National Academy Releases Report on Eyewitness Identification

On October 2, 2014, the National Research Council of the National Academy of Sciences released a report entitled Identifying the Culprit: Assessing Eyewitness Identification. This is an important document, but not because it breaks new ground. Instead, it does an excellent job of summarizing what we do and do not know about eyewitness identification testimony, and it offers recommendations on how to collect and use eyewitness identification evidence in cases in which a criminal’s identity is in dispute.

 peep 2.jpg 

The care and detail of the Report, the distinction and the wide range of experience of the members of the committee that wrote it, together with the prestige of the National Academy, may make it uniquely influential.

The Report recommends that police use procedures designed to protect eyewitness memories from contamination, and to collect information about the reliability of witness identifications. Specifically, the Report recommends that police departments: 

  • Train all law enforcement officers in eyewitness identification, focusing specifically on factors that affect vision and memory, and on procedures to prevent contamination.
  • Implement “double-blind” identification procedures in which the officer who administers an in-person or photographic lineup does not know which of the people is the suspect, and thus cannot deliberately or unintentionally influence the witness.
  • Develop and use standardized witness instructions at identification procedures.
  • Document witnesses’ level of confidence in their judgments at the time of the identifications.
  • Videotape all identification procedures.

The Report also recommends that judges take steps to assess the value – and possible dangers – of eyewitness identifications by conducting pretrial inquiries about eyewitness identifications regardless of whether one of the parties raises an objection to the admissibility of the evidence.  In the same vein, the Report recommends that judges make juries aware of the pitfalls of eyewitness identification by admitting expert witness testimony, requiring detailed evidence of the circumstances of identifications, and giving jury instructions on how to evaluate eyewitness testimony.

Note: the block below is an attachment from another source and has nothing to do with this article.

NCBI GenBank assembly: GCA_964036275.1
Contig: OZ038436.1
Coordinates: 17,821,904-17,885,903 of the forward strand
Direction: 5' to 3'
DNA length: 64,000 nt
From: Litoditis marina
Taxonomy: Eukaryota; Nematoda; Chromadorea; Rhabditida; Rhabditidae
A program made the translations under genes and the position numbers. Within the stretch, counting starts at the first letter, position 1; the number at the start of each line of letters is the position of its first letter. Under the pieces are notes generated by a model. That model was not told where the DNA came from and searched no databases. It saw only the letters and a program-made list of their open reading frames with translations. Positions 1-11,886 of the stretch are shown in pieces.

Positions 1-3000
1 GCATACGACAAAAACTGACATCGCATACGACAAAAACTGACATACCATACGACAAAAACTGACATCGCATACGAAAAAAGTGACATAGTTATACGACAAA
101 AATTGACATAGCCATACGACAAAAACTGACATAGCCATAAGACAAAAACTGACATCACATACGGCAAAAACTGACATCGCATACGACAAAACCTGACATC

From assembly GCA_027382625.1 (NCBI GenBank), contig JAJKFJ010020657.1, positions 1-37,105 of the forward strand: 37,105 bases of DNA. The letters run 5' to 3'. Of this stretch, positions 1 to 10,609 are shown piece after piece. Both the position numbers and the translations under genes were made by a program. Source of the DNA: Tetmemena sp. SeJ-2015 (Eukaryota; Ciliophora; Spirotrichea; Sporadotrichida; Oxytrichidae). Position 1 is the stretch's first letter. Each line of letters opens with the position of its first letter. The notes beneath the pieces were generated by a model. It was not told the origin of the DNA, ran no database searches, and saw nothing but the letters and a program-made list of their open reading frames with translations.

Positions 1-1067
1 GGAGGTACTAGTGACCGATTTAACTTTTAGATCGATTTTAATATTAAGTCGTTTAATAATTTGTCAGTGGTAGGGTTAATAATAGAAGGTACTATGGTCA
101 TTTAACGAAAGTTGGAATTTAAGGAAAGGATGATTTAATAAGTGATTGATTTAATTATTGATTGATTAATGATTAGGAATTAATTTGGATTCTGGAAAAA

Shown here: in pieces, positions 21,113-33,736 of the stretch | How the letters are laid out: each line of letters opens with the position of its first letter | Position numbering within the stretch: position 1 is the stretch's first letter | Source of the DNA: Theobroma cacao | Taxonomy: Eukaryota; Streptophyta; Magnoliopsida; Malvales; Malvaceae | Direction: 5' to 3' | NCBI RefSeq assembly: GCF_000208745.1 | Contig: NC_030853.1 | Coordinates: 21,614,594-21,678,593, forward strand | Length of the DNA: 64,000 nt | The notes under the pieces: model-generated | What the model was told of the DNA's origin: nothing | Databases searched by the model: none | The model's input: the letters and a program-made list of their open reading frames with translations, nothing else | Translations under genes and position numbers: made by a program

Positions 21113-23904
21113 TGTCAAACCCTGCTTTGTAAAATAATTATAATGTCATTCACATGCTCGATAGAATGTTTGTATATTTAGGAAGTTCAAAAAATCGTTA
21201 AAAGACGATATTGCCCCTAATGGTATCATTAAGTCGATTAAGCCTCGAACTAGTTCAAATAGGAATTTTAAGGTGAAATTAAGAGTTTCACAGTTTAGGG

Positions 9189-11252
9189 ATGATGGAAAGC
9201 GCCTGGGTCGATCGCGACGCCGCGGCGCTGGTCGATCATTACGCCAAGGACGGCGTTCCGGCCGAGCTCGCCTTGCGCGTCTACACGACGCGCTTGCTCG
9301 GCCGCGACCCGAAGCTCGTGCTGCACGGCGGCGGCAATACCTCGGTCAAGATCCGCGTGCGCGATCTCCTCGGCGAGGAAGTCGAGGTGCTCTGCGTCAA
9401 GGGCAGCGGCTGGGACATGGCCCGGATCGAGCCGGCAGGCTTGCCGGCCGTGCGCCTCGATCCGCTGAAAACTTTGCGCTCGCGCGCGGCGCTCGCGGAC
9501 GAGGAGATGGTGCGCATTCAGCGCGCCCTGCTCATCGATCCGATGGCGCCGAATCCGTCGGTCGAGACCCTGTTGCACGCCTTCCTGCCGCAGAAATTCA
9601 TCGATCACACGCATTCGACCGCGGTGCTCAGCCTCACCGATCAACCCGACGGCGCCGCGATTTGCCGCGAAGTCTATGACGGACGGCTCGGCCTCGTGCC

Finally, the Report calls for better data collection and more scientific research. In particular, the Report finds that existing research does not support a conclusion one way or the other on the comparative value of sequential lineups – in which the people or pictures are presented one at a time – as compared to the older and more common practice of simultaneous lineups, in which a witness is shown a line of several people or an array of photographs all at once. The Report recommends additional and better studies comparing these two procedures. The Report also recommends the creation of a National Research Initiative on Eyewitness Identification to coordinate future research and help make use of its findings.

As of October 14, 2014, 35% of the exonerations in the Registry include mistaken eyewitness identifications, 509 cases out of 1446. The distribution of all known exonerations that include mistaken eyewitness identifications by category of crime is displayed in these graphs, and was discussed in a recent Registry newsletter.


-  Kaitlin Jackson & Samuel Gross




Female Exonerees:

Trends and Patterns


Only 8% of the exonerees we know about are women (119/1,432), about the same proportion as female prison inmates in the United States.